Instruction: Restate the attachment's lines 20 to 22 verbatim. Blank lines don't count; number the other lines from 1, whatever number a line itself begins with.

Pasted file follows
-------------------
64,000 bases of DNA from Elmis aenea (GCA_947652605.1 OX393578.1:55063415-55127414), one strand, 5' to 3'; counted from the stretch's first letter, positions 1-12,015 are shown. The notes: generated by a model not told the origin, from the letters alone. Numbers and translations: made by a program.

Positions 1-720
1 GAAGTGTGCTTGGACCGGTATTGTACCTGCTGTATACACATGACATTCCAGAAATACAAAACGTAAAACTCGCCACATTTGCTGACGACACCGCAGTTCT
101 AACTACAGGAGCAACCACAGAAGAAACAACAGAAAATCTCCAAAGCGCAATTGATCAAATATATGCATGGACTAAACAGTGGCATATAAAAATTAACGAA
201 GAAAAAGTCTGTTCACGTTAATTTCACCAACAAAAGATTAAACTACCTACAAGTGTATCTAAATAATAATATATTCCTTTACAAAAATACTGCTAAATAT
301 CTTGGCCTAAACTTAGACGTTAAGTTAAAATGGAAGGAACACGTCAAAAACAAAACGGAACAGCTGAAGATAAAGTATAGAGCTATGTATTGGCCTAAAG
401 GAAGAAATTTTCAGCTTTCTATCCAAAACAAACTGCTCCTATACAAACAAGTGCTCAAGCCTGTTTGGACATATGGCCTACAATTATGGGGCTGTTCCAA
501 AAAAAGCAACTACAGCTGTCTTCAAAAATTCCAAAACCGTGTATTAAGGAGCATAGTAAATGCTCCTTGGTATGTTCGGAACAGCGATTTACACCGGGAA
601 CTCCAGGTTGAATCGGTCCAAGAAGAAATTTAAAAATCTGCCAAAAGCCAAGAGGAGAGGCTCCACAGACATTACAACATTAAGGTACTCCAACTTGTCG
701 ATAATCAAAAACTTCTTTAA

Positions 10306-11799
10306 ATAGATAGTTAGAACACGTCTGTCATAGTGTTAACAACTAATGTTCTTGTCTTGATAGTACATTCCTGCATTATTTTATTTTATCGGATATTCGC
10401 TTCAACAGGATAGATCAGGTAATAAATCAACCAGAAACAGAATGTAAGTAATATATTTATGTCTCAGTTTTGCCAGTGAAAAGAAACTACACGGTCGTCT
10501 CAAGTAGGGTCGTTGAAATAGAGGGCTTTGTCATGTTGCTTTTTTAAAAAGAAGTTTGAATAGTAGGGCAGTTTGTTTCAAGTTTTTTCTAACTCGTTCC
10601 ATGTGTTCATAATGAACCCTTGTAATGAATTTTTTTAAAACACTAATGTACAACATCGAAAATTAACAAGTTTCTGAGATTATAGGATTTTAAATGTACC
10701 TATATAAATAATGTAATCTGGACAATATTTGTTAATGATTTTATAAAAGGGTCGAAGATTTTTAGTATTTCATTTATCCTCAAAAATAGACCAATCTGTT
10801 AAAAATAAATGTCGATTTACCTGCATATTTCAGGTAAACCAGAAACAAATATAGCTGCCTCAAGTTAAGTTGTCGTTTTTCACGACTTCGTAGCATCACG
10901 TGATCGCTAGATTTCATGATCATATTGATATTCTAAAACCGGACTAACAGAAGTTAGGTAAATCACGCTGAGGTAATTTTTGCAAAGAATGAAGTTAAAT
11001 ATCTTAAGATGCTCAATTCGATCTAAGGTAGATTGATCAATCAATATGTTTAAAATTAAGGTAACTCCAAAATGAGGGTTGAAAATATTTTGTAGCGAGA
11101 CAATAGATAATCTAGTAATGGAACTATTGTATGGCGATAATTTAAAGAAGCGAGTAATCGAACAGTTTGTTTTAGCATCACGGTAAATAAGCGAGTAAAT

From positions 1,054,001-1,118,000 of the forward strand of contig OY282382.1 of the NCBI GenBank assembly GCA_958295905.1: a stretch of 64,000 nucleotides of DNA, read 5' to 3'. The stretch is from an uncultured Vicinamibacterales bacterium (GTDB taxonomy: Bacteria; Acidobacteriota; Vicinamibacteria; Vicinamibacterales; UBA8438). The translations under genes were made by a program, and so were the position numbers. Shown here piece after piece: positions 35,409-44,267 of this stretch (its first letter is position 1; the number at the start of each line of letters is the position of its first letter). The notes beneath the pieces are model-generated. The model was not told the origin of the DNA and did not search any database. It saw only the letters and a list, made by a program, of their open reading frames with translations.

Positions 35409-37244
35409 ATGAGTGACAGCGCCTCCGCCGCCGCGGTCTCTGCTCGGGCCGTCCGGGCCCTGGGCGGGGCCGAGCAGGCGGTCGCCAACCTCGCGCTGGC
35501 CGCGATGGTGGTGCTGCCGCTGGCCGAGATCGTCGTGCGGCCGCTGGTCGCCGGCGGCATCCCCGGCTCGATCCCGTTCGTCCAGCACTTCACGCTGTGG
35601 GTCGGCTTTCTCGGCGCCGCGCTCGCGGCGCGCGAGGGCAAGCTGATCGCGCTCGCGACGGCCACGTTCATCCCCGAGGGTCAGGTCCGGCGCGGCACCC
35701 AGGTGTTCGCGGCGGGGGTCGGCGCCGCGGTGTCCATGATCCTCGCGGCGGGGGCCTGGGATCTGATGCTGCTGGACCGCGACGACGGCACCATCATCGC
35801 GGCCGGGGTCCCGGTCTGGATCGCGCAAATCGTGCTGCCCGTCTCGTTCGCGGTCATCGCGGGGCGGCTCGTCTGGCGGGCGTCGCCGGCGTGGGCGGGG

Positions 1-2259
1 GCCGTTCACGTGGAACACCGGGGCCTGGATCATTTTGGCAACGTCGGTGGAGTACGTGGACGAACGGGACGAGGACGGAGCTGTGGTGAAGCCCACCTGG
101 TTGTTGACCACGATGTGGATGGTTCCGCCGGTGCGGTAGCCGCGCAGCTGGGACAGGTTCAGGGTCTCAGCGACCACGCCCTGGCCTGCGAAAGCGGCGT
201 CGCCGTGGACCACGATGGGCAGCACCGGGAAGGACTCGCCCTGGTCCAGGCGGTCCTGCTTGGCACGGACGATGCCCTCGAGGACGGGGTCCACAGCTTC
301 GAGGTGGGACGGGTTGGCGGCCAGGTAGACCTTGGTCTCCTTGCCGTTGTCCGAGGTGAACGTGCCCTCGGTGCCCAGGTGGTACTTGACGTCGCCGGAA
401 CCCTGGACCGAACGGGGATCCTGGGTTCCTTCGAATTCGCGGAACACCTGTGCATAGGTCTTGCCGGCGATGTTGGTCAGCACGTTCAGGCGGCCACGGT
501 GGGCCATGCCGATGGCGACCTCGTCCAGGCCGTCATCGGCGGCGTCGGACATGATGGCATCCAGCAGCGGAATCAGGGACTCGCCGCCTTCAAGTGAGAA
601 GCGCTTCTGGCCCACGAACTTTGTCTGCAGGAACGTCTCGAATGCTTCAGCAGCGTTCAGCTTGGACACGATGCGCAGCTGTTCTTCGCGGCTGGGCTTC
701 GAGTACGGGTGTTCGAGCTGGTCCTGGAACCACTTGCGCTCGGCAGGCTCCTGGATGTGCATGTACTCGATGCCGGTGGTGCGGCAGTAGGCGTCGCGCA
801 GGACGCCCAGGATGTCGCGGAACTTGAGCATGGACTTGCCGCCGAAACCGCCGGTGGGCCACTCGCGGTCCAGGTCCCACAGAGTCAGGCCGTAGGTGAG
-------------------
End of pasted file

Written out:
11101 CAATAGATAATCTAGTAATGGAACTATTGTATGGCGATAATTTAAAGAAGCGAGTAATCGAACAGTTTGTTTTAGCATCACGGTAAATAAGCGAGTAAAT

From positions 1,054,001-1,118,000 of the forward strand of contig OY282382.1 of the NCBI GenBank assembly GCA_958295905.1: a stretch of 64,000 nucleotides of DNA, read 5' to 3'. The stretch is from an uncultured Vicinamibacterales bacterium (GTDB taxonomy: Bacteria; Acidobacteriota; Vicinamibacteria; Vicinamibacterales; UBA8438). The translations under genes were made by a program, and so were the position numbers. Shown here piece after piece: positions 35,409-44,267 of this stretch (its first letter is position 1; the number at the start of each line of letters is the position of its first letter). The notes beneath the pieces are model-generated. The model was not told the origin of the DNA and did not search any database. It saw only the letters and a list, made by a program, of their open reading frames with translations.

Positions 35409-37244